There's a 2.0-litre engine for some regions, including the UK. Both powerplants are reworked versions of engines already powering the company’s hatchbacks and offer 129bhp and 158bhp respectively.
This represents a small power advantage over the previous generation – our source admitted that the "US market wouldn’t accept less power" – but with the weight savings, superior power-to-weight ratios, extra performance and considerable fuel economy and CO2 advantages have been brought to the MX-5.
Mazda is already being bullish about the credentials of the new rear-drive chassis which, as before, has double-wishbone front suspension and a multi-link rear end.
Company boss Masamichi Kogai has already talked about the new car recapturing the agility and fun of the first generation model. "The original concept behind the MX-5 was so simple; to offer the pure joy of a lightweight sports car that moves precisely as the driver intends," he said.
To assist this the engine now sits lower and further back than previously, lowering the centre of gravity and, according to product development boss Nobuhiro Yamamoto, the MX-5 now has a perfect 50:50 weight balance.
The design work was mainly carried out at the company’s Japanese headquarters under the direction of Ikuo Maeda. Like the company’s recent saloons and hatchbacks it’s referred to as being part of the ‘Kodo’ design philosophy – but it’s a more simple, sculptured look than we’ve come to expect from modern Mazdas. It's more sharp-edged than with previous MX-5s too.
Celebrating 25 years of the Mazda MX-5 - picture special
Inside, there are plenty of MX-5 hallmarks. It’s still a snug two-seater and it’s still possible to lower the manually operated soft-top hood with one hand. You still sit low in the car but the view out is claimed to be superior as the bonnet has been lowered and the A-pillars and windscreen header rail have been made thinner.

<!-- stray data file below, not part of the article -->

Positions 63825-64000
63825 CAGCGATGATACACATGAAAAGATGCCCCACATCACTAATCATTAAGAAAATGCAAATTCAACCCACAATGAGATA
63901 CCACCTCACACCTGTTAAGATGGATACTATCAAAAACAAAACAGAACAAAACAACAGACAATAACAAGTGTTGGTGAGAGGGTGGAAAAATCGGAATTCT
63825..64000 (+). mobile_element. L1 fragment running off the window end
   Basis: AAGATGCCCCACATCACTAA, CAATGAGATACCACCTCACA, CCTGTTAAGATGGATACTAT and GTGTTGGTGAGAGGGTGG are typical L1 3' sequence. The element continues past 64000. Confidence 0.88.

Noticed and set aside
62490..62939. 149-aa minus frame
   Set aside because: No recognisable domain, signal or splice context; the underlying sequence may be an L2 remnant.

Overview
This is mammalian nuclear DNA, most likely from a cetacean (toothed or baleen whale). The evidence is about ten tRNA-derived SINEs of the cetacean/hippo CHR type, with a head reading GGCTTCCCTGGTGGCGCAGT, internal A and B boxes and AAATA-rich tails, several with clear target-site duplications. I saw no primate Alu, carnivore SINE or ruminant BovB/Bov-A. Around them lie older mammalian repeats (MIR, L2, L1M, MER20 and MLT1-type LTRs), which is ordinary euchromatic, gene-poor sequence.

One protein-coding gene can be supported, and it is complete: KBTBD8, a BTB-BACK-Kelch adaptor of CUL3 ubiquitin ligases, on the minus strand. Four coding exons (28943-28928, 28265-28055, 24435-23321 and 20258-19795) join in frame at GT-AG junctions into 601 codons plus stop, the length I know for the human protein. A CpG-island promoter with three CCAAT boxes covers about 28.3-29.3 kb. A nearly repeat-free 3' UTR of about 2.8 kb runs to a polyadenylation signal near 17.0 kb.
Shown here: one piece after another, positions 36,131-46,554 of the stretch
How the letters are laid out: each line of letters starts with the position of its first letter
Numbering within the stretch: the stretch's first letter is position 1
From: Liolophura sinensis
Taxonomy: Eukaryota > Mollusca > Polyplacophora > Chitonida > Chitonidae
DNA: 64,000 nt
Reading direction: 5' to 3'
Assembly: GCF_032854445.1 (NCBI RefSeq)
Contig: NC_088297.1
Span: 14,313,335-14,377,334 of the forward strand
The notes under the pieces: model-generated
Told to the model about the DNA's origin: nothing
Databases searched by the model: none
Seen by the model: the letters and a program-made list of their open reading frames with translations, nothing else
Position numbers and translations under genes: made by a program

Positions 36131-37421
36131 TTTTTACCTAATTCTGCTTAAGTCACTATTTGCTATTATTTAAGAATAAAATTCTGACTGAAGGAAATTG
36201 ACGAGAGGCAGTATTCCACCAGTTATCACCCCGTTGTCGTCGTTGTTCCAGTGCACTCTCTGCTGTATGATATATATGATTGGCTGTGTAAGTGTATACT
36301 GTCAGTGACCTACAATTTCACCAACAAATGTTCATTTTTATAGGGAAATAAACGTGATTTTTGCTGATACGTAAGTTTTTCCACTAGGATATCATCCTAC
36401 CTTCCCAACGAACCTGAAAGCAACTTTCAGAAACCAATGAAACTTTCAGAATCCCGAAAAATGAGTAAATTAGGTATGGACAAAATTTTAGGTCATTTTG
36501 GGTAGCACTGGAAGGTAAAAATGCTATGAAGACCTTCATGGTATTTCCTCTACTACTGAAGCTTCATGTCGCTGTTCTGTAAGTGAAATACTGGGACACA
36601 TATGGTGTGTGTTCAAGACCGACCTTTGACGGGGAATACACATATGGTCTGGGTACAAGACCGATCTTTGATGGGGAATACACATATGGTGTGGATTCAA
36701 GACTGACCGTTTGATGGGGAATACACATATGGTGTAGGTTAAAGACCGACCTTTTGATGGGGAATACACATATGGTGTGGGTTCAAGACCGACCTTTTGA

Like previous incarnations, the cabin looks cluttered and all the controls are simple. The centre of the dash top is now dominated by an infotainment screen, derived from the Mazda 3 hatch. Like other Mazdas it’s also controlled by a rotary knob, nestling next to the conventional handbrake.
There’s also a tangible uplift in cabin quality compared to previous incarnations, with far more soft-touch surfaces and more stowage space. More attention has also been paid to keep passengers from being buffeted whilst driving with the hood down. Mk1 MX-5 fans will also no doubt recognise the headrest-mounted speakers, intended to help maintain music volume with the roof down.
Body-coloured inserts on the door tops are, said Yamamoto, designed to bring the outside into the car’s cabin and break down the “border” between outside and inside that the doors would normally form.
A folding metal-roofed coupé will join the line-up later, as this model currently accounts for 80 per cent of UK sales and is popular among many European and Japanese market buyers. The second generation folding hard-top is said to be lighter and packaged more efficiently, delivering slightly improved boot volume.
To achieve economies of scale, the MX-5 is being developed built alongside the Fiat 124 Spider.
See What Car?'s Mazda Mx-5 video preview
Watch the Mazda MX-5 reveal video
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